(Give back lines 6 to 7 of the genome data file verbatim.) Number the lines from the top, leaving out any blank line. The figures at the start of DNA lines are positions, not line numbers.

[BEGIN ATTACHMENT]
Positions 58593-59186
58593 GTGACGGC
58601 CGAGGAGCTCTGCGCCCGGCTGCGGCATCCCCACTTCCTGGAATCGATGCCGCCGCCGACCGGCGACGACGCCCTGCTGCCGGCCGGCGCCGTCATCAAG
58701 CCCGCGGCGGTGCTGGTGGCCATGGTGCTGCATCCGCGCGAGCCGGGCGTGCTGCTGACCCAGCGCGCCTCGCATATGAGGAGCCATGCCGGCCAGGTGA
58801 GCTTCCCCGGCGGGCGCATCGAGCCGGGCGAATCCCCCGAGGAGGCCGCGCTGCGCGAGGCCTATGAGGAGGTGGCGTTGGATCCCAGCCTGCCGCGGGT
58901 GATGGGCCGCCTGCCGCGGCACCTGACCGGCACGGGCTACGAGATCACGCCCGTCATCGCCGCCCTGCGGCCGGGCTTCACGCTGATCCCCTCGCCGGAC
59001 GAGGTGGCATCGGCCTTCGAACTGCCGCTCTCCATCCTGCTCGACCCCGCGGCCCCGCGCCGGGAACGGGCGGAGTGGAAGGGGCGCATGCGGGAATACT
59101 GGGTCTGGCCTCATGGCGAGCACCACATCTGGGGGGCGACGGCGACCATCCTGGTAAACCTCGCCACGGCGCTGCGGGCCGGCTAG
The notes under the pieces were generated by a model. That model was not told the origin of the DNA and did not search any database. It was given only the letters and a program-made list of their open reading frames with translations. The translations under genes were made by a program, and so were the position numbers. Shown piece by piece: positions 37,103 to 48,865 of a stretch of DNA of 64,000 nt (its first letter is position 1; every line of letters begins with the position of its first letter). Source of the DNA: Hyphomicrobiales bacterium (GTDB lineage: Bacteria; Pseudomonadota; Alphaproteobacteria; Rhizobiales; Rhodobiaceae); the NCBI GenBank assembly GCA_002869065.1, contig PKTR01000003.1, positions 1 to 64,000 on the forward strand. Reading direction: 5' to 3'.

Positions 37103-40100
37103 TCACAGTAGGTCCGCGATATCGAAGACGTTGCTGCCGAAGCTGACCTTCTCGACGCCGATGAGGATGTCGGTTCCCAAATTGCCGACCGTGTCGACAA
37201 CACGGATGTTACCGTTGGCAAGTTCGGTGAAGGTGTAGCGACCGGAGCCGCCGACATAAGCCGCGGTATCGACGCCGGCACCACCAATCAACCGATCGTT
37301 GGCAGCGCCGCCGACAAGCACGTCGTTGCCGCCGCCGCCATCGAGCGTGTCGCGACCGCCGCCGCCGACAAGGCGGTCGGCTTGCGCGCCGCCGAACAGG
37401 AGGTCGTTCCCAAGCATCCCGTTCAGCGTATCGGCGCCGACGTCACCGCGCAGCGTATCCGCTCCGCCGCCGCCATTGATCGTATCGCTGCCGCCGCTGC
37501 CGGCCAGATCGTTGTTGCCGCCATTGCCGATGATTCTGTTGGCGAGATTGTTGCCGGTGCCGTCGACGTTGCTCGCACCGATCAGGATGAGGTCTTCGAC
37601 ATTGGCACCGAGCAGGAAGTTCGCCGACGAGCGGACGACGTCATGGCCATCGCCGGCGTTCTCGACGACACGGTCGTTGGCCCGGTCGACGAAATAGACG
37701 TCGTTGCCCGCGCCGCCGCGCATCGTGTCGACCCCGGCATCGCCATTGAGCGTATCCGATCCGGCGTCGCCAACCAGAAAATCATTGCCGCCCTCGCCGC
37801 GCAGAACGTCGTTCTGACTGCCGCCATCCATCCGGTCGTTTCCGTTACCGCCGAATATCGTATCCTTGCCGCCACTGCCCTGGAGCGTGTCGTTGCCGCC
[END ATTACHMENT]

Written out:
58901 GATGGGCCGCCTGCCGCGGCACCTGACCGGCACGGGCTACGAGATCACGCCCGTCATCGCCGCCCTGCGGCCGGGCTTCACGCTGATCCCCTCGCCGGAC
59001 GAGGTGGCATCGGCCTTCGAACTGCCGCTCTCCATCCTGCTCGACCCCGCGGCCCCGCGCCGGGAACGGGCGGAGTGGAAGGGGCGCATGCGGGAATACT